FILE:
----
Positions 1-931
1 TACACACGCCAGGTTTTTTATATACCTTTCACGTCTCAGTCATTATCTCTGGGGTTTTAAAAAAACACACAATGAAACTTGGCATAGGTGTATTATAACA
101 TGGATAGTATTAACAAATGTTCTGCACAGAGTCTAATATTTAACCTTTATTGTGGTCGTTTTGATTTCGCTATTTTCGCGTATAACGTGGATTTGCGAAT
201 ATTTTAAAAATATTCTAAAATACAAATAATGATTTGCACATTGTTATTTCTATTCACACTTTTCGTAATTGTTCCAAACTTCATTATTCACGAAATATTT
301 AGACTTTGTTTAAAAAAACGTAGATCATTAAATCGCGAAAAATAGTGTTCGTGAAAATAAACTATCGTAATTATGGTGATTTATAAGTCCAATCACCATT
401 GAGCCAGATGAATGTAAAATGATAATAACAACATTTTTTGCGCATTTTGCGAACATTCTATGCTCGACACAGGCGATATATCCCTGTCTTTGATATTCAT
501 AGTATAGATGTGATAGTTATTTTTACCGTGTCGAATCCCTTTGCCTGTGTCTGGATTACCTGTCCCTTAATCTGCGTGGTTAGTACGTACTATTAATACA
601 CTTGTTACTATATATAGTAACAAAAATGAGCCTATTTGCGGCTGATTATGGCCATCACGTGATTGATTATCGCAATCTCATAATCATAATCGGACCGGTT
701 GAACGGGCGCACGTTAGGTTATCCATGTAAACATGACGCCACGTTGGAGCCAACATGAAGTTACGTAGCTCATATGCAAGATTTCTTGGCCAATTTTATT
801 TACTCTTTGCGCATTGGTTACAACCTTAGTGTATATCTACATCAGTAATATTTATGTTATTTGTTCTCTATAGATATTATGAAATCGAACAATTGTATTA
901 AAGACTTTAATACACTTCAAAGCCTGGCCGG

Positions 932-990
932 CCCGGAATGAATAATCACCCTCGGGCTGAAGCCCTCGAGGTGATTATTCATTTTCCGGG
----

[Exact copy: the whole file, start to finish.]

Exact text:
Positions 1-931
1 TACACACGCCAGGTTTTTTATATACCTTTCACGTCTCAGTCATTATCTCTGGGGTTTTAAAAAAACACACAATGAAACTTGGCATAGGTGTATTATAACA
101 TGGATAGTATTAACAAATGTTCTGCACAGAGTCTAATATTTAACCTTTATTGTGGTCGTTTTGATTTCGCTATTTTCGCGTATAACGTGGATTTGCGAAT
201 ATTTTAAAAATATTCTAAAATACAAATAATGATTTGCACATTGTTATTTCTATTCACACTTTTCGTAATTGTTCCAAACTTCATTATTCACGAAATATTT
301 AGACTTTGTTTAAAAAAACGTAGATCATTAAATCGCGAAAAATAGTGTTCGTGAAAATAAACTATCGTAATTATGGTGATTTATAAGTCCAATCACCATT
401 GAGCCAGATGAATGTAAAATGATAATAACAACATTTTTTGCGCATTTTGCGAACATTCTATGCTCGACACAGGCGATATATCCCTGTCTTTGATATTCAT
501 AGTATAGATGTGATAGTTATTTTTACCGTGTCGAATCCCTTTGCCTGTGTCTGGATTACCTGTCCCTTAATCTGCGTGGTTAGTACGTACTATTAATACA
601 CTTGTTACTATATATAGTAACAAAAATGAGCCTATTTGCGGCTGATTATGGCCATCACGTGATTGATTATCGCAATCTCATAATCATAATCGGACCGGTT
701 GAACGGGCGCACGTTAGGTTATCCATGTAAACATGACGCCACGTTGGAGCCAACATGAAGTTACGTAGCTCATATGCAAGATTTCTTGGCCAATTTTATT
801 TACTCTTTGCGCATTGGTTACAACCTTAGTGTATATCTACATCAGTAATATTTATGTTATTTGTTCTCTATAGATATTATGAAATCGAACAATTGTATTA
901 AAGACTTTAATACACTTCAAAGCCTGGCCGG

Positions 932-990
932 CCCGGAATGAATAATCACCCTCGGGCTGAAGCCCTCGAGGTGATTATTCATTTTCCGGG